Multiple federal agencies and parts of the military have purchased a surveillance device called a 'Crossbow,' an upgrade to the well-known Stingray brand of IMSI-catchers which appears to target 4G devices, according to procurement records reviewed by Motherboard.
The devices are made by Harris, which also makes Stingrays. Stingrays and IMSI-catchers in general are designed to track cellphones. The finding comes after the American Civil Liberties Union (ACLU) published documents last month showing that Immigration and Customs Enforcement (ICE) had previously purchased the Crossbow devices. Now, Motherboard has found other federal Crossbow purchasers and more information about its capabilities.
"The public, judges, and lawmakers cannot provide effective oversight without basic information about the capabilities of this new military-grade equipment," Alexia Ramirez, fellow with the ACLU’s Speech, Privacy, and Technology Project, told Motherboard in an emailed statement.
Do you have documents describing the Crossbow, or know anything else about it? We’d love to hear from you. Using a non-work phone or computer, you can contact Joseph Cox securely on Signal on +44 20 8133 5190, Wickr on josephcox, OTR chat on firstname.lastname@example.org, or email email@example.com.
The Department of the Army, the Department of the Navy, and U.S. Special Operations Command have all bought Crossbows according to the public records. The U.S. Marshals has also bought the equipment, the records show.
"Harris purchases for both Stingray II and Crossbow," one of the U.S. Marshals' procurement records reads. One U.S. Marshals purchase marked as "Crossbow order" totalled $1.7 million, the records add. Some orders from the Navy and Army simply marked "Crossbow" came in at around $370,000 to $390,000, the records show.
Little is publicly known about the Crossbow device itself. In one email written by an ICE employee and obtained by the ACLU via the Freedom of Information Act, the employee wrote, "Harris's Crossbows were the upgrade to Harris's Stingrays." The emails obtained by the ACLU are heavily redacted.
Judging by that email, the Crossbow is an IMSI-catcher, a device that pretends to be a cellphone tower and tricks phones into connecting to it. From here, the device can capture a SIM card's unique identifier—the IMSI—and some models can intercept text messages and phone calls. It can also be used to track the physical location of a device, and by extension, its owner. The devices can indiscriminately sweep up personal information of innocent people who happen to be in the vicinity of the device, and IMSI-catchers can also interfere with devices' abilities to make emergency 911 calls.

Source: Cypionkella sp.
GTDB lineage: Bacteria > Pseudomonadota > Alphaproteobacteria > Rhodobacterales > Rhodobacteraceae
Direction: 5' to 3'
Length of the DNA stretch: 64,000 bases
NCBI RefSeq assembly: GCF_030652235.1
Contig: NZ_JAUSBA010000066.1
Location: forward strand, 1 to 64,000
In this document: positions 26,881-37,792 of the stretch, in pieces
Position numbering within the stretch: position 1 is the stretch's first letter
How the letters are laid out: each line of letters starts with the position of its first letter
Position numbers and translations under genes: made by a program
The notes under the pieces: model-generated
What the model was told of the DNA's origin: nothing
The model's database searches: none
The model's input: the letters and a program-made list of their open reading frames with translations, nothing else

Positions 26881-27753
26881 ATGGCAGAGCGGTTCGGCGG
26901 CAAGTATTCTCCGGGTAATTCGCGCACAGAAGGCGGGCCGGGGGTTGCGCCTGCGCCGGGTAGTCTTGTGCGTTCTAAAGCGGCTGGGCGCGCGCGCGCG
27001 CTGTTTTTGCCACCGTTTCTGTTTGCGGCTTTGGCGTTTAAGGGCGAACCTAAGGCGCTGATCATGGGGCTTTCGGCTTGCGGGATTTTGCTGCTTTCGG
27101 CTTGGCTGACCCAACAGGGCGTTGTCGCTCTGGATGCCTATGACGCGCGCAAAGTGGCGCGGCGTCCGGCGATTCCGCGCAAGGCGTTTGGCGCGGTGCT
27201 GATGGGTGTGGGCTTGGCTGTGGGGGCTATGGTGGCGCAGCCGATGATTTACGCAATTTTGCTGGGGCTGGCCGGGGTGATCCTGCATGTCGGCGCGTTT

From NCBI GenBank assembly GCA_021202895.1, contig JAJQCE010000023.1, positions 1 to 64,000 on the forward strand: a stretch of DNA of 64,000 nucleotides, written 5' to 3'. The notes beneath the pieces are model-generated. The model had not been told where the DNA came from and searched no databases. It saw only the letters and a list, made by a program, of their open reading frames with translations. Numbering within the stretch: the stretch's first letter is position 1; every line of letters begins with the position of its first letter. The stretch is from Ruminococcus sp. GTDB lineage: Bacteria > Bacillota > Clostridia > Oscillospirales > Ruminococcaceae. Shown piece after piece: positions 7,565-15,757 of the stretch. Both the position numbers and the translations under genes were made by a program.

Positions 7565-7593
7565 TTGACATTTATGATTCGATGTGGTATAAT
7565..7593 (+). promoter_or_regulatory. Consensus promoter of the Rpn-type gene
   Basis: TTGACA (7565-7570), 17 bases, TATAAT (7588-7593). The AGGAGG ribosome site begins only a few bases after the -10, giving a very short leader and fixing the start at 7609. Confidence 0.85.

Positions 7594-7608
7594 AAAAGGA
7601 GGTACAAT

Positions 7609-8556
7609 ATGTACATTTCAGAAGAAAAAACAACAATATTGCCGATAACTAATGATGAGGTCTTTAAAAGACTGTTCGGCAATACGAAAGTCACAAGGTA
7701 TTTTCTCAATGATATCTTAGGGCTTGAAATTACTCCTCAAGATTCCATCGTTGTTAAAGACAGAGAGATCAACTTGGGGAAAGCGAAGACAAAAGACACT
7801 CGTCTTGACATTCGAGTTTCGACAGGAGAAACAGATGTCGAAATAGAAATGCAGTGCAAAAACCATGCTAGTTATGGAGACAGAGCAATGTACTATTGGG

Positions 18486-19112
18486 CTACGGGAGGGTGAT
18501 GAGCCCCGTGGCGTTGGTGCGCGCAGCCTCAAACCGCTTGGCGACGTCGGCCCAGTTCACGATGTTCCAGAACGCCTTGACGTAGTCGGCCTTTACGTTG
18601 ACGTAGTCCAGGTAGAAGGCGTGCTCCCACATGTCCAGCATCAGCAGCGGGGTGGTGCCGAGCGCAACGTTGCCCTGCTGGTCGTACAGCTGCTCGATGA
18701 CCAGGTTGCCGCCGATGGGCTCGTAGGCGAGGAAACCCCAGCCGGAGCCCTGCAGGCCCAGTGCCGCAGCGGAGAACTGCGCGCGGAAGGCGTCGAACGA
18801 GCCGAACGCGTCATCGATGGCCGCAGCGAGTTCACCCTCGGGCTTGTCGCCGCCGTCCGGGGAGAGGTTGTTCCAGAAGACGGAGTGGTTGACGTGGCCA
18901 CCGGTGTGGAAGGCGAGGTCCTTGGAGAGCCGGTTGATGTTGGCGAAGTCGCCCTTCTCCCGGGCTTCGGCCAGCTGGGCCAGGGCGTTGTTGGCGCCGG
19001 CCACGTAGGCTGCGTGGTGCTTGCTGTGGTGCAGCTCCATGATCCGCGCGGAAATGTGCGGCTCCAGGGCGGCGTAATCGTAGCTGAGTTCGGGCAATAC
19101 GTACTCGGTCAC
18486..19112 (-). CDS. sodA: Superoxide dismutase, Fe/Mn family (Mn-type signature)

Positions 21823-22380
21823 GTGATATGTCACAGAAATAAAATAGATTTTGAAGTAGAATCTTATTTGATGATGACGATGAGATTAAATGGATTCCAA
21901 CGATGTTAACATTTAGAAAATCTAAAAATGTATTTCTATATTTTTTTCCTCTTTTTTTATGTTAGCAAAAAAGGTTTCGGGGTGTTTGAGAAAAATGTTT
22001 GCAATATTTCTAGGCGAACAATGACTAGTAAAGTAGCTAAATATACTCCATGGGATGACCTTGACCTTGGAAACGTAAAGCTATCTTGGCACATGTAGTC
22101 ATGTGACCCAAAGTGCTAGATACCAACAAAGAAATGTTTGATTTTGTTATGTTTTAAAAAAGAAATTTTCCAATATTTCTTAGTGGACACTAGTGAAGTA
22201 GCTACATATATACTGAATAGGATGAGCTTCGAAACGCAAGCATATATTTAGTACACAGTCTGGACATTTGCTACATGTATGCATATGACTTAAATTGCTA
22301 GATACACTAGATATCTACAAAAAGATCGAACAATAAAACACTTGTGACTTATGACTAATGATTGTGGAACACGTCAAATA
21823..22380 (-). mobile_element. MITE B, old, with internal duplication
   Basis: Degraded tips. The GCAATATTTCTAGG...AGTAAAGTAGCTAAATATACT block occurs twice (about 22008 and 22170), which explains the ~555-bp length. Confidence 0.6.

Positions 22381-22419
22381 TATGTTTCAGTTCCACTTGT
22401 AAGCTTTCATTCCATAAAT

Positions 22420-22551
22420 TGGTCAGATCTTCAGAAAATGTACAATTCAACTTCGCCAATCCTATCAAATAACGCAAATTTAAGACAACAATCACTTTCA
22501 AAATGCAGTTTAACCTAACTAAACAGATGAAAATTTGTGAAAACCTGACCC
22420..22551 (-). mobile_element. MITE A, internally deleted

One online description suggests that the Crossbow device can target phones using the 4G network.
"Crossbow is a compact, multi-transmit, cellular transceiver platform for 2G, 3G, and 4G. kit includes: crossbow main unit, cabling, antennas, laptop, laptop battery pack, charger, external usb drive, external band selector, and software," it reads.
Drew J. Wade, chief of the office of public affairs at the U.S. Marshals, told Motherboard in an email, "We cannot confirm the use of any specific, sensitive equipment and techniques that may be deployed by law enforcement. To do so would allow criminal defendants to determine our capabilities and limitations in this area."
"With that said, it is the case that U.S. Marshals use various investigative techniques to pursue and arrest violent felony fugitives based on pre-established probable cause in arrest warrants issued for crimes such as murder, sex offenders, robbery, drug offenses, kidnapping, escape and other criminal activities which negatively impact public safety. These techniques are carried out consistent with federal law, and are subject to court approval. Any investigative techniques which the Marshals Service uses are deployed only in furtherance of ordinary law enforcement operations, such as the apprehension of wanted individuals, and not to conduct domestic surveillance, intelligence-gathering, or any type of bulk data collection," he added. The Army and Navy did not provide a statement.
Harris did not respond to a request for comment.
"The public, judges, and lawmakers cannot provide effective oversight without basic information about the capabilities of this new military-grade equipment."
IMSI-catchers are popular with law enforcement in the U.S., with agencies for years trying to keep their existence secret, even to the point of dropping court cases that threatened to disclose details of the equipment. Multiple courts have ruled that law enforcement need to obtain a warrant before deploying such a device, and civil liberties experts have said that it is difficult to use an IMSI-catcher without sweeping up data from all cell phone devices in a given area.
Originally a product geared for military-use, law enforcement agencies have used IMSI-catchers to investigate all sorts of crime domestically, from petty crime like the theft of chicken wings right up to the attempted purchase of explosives on the dark web. As the ACLU found, as of January of this year, ICE was still using Crossbows.
In a statement last week, Attorney General William Barr said a number of federal agencies, including the U.S. Marshals, would be "deployed to support local efforts to enforce federal law" in the ongoing George Floyd and police brutality protests.
Subscribe to our cybersecurity podcast, CYBER.